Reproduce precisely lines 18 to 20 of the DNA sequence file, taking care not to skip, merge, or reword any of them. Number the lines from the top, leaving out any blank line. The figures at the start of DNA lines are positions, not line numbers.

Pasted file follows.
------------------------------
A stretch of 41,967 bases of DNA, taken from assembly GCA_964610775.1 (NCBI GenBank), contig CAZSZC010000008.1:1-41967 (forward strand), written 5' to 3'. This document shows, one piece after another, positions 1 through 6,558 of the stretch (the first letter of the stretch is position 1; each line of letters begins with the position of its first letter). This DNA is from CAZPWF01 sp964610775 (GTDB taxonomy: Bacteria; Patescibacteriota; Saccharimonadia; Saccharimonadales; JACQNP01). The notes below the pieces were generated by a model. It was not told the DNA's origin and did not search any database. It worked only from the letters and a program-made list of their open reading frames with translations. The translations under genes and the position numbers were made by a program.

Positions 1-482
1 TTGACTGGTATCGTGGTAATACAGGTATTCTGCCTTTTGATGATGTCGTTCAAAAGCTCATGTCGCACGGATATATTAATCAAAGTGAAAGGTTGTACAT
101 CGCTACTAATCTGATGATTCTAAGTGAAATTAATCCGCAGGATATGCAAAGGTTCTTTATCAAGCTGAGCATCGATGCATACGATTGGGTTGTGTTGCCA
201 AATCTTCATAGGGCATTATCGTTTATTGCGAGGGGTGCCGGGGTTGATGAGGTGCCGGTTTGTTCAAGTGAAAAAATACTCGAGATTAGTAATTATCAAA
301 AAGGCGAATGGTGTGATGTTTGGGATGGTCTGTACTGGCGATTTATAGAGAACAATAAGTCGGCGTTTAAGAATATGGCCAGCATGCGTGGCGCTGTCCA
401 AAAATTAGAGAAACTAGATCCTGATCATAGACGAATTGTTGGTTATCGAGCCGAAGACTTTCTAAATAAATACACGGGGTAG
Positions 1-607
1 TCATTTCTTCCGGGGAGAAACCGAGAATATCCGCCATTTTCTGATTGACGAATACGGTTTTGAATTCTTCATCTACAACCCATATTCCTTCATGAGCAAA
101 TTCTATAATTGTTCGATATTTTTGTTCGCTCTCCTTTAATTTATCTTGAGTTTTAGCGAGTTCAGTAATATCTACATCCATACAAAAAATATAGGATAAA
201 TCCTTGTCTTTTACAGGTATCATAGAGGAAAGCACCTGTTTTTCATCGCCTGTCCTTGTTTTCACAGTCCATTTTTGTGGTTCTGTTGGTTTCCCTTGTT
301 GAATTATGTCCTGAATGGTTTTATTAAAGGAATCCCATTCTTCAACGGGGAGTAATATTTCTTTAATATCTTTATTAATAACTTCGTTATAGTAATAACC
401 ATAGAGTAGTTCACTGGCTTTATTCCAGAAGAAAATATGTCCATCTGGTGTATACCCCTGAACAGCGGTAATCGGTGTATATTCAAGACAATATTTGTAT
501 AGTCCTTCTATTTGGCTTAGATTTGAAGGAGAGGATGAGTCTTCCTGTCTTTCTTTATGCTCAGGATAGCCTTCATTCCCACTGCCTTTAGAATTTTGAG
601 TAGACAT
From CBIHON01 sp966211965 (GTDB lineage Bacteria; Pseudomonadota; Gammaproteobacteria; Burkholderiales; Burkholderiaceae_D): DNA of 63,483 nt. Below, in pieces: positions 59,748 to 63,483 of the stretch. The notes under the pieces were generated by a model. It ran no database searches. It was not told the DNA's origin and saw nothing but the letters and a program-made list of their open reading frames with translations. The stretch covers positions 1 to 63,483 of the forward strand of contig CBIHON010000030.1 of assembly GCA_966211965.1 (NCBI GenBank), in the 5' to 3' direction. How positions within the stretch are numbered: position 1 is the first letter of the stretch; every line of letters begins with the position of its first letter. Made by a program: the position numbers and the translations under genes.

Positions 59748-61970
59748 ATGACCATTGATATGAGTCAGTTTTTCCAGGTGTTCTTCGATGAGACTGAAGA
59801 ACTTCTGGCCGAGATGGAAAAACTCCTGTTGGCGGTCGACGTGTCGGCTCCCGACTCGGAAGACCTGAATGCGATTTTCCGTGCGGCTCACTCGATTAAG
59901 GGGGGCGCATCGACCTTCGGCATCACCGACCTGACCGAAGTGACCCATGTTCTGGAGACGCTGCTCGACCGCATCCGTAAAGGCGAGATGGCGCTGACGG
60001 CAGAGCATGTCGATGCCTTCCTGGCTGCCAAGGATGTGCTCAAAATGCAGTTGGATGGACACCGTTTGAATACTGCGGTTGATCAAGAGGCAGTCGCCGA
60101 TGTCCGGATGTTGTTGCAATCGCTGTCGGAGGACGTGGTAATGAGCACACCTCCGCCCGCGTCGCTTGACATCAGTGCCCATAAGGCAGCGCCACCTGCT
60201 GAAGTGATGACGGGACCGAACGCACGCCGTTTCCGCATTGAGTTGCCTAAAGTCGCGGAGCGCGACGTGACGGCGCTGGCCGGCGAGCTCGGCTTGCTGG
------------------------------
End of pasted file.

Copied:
59748 ATGACCATTGATATGAGTCAGTTTTTCCAGGTGTTCTTCGATGAGACTGAAGA
59801 ACTTCTGGCCGAGATGGAAAAACTCCTGTTGGCGGTCGACGTGTCGGCTCCCGACTCGGAAGACCTGAATGCGATTTTCCGTGCGGCTCACTCGATTAAG
59901 GGGGGCGCATCGACCTTCGGCATCACCGACCTGACCGAAGTGACCCATGTTCTGGAGACGCTGCTCGACCGCATCCGTAAAGGCGAGATGGCGCTGACGG